June 30, 2022

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Foreign Assistance: Actions Needed to Help Ensure Quality and Sustainability of USAID Road in Indonesia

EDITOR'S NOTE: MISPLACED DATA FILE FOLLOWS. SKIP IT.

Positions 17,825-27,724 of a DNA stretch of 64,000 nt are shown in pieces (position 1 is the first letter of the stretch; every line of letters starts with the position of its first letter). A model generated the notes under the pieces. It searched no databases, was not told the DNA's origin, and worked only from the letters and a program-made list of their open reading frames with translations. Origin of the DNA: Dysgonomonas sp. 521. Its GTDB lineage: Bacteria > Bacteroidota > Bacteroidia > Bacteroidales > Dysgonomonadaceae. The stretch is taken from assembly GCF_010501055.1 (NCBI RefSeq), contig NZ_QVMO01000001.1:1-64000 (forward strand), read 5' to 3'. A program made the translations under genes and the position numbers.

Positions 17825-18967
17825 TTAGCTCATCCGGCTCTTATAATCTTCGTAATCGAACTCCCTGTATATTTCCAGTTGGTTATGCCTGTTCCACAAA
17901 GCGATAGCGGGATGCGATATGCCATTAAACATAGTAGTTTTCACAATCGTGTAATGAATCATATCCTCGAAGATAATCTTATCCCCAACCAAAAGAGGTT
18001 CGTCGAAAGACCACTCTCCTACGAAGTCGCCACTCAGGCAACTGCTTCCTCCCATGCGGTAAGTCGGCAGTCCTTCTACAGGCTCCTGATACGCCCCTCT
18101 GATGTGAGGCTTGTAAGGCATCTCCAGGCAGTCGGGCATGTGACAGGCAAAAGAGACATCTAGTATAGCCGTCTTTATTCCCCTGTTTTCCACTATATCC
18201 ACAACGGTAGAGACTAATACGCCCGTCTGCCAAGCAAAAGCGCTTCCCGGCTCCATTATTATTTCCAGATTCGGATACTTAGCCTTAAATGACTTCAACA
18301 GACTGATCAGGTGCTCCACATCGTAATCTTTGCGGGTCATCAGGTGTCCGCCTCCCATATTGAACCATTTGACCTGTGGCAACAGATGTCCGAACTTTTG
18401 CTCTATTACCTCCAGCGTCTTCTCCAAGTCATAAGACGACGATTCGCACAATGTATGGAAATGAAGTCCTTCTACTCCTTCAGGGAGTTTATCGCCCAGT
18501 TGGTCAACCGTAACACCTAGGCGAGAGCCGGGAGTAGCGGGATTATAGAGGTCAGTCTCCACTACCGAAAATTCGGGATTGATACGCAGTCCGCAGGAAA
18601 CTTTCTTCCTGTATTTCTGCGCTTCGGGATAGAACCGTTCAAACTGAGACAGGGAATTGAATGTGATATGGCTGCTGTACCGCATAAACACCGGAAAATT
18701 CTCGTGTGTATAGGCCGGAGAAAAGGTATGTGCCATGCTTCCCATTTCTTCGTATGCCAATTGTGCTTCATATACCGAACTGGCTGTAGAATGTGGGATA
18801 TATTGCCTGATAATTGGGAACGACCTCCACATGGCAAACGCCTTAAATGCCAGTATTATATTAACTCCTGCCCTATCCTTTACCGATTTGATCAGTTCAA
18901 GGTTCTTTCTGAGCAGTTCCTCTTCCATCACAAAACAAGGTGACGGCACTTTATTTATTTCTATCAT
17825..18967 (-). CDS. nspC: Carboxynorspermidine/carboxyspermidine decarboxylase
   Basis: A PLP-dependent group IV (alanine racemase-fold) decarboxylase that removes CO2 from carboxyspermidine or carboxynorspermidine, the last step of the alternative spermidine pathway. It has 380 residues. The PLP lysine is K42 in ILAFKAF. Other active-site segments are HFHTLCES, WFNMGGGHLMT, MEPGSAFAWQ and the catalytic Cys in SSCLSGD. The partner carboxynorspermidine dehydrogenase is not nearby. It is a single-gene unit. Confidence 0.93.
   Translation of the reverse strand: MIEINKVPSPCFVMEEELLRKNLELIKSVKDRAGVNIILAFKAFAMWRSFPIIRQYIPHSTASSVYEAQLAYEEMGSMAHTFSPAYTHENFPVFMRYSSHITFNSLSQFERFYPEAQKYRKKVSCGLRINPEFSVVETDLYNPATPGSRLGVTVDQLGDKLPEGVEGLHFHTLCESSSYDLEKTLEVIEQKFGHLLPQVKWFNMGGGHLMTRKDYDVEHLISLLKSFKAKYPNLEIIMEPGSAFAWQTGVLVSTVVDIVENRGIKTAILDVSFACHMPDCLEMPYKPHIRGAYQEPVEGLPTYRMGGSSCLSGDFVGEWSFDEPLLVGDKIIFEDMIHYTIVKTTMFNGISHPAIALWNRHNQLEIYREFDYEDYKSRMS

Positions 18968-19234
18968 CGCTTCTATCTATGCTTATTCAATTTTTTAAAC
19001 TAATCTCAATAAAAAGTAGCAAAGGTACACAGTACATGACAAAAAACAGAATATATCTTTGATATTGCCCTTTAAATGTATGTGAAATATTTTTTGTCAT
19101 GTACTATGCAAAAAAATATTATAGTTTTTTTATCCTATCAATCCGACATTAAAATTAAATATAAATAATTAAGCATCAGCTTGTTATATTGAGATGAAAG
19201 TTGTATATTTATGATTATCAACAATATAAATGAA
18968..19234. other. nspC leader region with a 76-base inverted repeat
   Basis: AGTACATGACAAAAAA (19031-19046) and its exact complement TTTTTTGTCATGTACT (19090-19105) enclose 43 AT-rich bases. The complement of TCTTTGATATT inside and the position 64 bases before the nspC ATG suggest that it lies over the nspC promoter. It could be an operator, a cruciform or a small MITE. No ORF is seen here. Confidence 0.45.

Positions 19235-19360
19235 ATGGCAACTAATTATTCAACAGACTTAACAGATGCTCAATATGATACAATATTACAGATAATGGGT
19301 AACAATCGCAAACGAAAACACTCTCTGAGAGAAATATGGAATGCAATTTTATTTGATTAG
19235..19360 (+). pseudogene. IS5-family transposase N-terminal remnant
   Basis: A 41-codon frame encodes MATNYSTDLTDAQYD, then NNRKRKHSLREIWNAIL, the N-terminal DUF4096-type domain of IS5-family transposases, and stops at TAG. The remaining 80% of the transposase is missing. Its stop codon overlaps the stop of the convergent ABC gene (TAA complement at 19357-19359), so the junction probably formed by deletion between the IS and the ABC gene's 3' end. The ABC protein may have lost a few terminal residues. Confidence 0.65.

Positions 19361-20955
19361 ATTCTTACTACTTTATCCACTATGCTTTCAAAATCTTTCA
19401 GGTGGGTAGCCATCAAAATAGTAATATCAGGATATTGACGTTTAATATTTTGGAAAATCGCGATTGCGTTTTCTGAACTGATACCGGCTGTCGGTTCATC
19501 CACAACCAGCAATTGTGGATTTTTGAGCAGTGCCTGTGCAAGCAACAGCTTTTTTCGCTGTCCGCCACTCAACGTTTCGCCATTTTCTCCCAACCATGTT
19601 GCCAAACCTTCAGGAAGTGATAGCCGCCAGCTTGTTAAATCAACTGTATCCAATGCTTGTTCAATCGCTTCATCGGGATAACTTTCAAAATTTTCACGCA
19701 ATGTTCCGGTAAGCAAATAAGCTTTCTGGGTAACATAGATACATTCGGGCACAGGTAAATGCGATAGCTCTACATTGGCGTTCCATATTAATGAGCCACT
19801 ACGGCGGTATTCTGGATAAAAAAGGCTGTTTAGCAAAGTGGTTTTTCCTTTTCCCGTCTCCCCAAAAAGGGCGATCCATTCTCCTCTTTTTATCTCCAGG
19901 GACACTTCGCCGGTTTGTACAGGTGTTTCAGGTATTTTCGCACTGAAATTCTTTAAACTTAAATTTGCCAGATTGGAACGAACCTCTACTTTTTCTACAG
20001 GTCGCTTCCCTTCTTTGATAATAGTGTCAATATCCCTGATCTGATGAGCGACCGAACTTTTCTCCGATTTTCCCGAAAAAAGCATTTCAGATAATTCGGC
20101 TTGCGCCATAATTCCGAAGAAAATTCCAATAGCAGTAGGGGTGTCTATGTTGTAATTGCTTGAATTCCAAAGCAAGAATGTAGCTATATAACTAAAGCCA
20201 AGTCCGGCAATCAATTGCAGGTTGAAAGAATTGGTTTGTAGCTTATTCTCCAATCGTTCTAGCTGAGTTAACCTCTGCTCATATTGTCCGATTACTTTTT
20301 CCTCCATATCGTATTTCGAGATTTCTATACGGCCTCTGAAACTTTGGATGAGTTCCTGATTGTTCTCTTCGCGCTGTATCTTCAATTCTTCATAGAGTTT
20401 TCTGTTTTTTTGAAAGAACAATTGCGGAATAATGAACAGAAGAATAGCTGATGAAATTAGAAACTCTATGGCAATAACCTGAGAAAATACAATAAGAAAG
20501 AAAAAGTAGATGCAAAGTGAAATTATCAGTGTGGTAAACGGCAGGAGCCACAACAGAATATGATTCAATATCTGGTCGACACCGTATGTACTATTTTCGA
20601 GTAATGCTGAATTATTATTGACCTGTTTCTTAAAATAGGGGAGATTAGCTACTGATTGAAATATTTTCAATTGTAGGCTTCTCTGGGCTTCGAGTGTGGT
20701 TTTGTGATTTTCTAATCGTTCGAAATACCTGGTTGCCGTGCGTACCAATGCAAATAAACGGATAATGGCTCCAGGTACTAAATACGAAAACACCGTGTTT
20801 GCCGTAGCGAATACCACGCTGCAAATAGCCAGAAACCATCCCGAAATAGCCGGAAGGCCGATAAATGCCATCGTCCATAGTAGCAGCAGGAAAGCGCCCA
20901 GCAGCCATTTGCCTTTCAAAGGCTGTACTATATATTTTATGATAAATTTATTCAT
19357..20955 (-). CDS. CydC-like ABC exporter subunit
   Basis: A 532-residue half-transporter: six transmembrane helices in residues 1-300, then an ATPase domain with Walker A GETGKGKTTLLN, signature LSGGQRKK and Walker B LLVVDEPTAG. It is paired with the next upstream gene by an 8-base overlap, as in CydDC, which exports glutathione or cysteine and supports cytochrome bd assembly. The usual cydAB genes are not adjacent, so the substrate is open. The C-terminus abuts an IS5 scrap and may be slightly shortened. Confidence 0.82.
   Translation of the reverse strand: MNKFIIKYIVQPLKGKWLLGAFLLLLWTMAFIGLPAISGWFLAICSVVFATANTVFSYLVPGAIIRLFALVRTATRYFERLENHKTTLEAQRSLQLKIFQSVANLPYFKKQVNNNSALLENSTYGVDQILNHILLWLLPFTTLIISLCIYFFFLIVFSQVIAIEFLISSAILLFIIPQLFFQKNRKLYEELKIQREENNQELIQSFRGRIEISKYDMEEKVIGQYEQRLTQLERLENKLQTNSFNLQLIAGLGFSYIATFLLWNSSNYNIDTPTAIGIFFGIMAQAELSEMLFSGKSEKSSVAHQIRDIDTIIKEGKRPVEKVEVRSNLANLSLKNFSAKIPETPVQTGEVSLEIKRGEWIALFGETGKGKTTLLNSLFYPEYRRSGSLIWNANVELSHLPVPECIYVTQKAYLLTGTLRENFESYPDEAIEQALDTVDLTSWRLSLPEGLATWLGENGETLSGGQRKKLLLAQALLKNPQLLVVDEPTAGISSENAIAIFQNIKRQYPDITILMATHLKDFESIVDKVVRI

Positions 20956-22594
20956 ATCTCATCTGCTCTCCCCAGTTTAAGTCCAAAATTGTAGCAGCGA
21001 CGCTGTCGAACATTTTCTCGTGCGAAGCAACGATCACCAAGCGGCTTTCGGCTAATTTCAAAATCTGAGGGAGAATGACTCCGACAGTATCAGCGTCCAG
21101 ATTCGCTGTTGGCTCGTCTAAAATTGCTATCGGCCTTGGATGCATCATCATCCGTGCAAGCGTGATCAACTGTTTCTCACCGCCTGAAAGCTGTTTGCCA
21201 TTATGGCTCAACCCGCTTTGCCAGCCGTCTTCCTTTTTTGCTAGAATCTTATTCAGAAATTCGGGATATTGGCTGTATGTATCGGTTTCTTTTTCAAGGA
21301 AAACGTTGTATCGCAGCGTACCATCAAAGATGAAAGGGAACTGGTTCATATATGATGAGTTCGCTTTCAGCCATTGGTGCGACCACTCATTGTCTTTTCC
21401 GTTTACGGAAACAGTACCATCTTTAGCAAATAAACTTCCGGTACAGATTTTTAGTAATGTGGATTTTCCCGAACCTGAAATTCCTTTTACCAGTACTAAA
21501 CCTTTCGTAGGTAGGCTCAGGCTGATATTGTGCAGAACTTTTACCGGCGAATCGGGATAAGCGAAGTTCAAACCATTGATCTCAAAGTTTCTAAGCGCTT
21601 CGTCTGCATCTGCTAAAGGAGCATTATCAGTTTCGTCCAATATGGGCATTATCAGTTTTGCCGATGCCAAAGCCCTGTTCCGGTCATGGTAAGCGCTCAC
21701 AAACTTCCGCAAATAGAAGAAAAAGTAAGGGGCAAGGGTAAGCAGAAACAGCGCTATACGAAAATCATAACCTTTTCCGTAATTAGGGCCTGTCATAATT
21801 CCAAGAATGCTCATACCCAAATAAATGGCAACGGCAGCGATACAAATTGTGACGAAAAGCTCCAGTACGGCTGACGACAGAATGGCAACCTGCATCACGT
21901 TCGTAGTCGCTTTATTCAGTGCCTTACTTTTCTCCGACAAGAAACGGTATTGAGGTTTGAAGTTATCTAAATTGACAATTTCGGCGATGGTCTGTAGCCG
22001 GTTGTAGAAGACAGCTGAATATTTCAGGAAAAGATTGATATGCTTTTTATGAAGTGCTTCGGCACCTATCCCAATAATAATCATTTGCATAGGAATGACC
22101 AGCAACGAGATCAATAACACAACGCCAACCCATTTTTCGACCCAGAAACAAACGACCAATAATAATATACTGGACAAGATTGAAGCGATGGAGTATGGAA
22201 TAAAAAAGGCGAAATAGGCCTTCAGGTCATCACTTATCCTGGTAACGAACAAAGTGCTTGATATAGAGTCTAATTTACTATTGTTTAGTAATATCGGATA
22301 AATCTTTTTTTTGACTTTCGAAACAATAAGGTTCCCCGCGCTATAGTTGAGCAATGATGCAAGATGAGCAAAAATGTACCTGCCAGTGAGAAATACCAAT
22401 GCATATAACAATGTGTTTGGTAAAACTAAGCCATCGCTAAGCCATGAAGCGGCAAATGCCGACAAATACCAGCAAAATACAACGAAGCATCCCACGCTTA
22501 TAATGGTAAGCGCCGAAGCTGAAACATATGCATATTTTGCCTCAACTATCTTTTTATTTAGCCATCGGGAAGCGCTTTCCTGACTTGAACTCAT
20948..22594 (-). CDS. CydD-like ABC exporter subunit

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<div>What GAO Found From August 2005 to September 2010, the U.S. Agency for International Development (USAID) awarded five contracts to reconstruct a major coastal road in Aceh Province, Indonesia. Three of the contracts were for construction, one contract was for design and supervision, and one contract was for project management. Several factors delayed the road’s completion and increased costs. For example, according to USAID, when one contractor did not make acceptable progress, the agency reduced the scope of work, terminated construction of an 8-mile road section, and hired another contractor to complete the section. Other factors included the Indonesian government’s difficulty in acquiring land for the road and local opposition to the new road alignment. USAID took several actions to ensure quality in the road’s design and construction. For example, USAID hired an experienced, U.S.-registered professional engineer as Project Manager and hired a U.S.-based engineering firm to design the road and supervise most construction. USAID also required contractors to remain liable for any quality defects for 1 year after completing road sections. In addition, USAID required the Project Manager and the engineering firm to perform routine inspections, including final inspections when the warranties ended. Some inspections revealed poor-quality work that the contractors corrected. However, the engineering firm’s and Project Manager’s contracts ended in March 2012 and April 2012, respectively, leaving no qualified staff to inspect around 50 miles—more than half of the completed road—still under warranty. USAID told GAO it is considering rehiring the Project Manager on an intermittent basis, but USAID has not finalized this arrangement and has no mechanism to ensure quality in these sections. USAID also took several actions to help ensure the road’s sustainability, such as designing it to withstand heavy weights and providing a maintenance plan and equipment to the Indonesian Directorate General of Highways. However, various factors could affect the road’s sustainability for its intended 10-year design life. For example, according to USAID and Indonesian officials, the Directorate lacks resources needed to maintain the road. Also, according to USAID, the Indonesian government has not taken certain actions, such as using portable scales to prevent overweight vehicles that could cause pavement failure and prohibiting construction in the road right-of-way that could obstruct drainage. Why GAO Did This Study In December 2004, an earthquake in the Indian Ocean caused a major tsunami that devastated several countries, affecting Indonesia most severely. In May 2005, Congress appropriated $908 million for aid to the affected countries. USAID budgeted $245 million of this amount to rehabilitate and construct a 150-mile paved coastal road in Aceh Province, Indonesia, with a planned completion date of September 2009. After reducing the project’s scope, USAID completed a 91-mile road in April 2012 at an estimated cost of $256 million. GAO was asked to (1) describe USAID’s construction operations as well as factors that delayed the road’s completion, (2) assess USAID’s efforts to ensure the road’s quality, and (3) examine factors that could affect the road’s sustainability. GAO reviewed USAID documents, interviewed USAID and Indonesian officials, and traveled the entire length of the road.</div>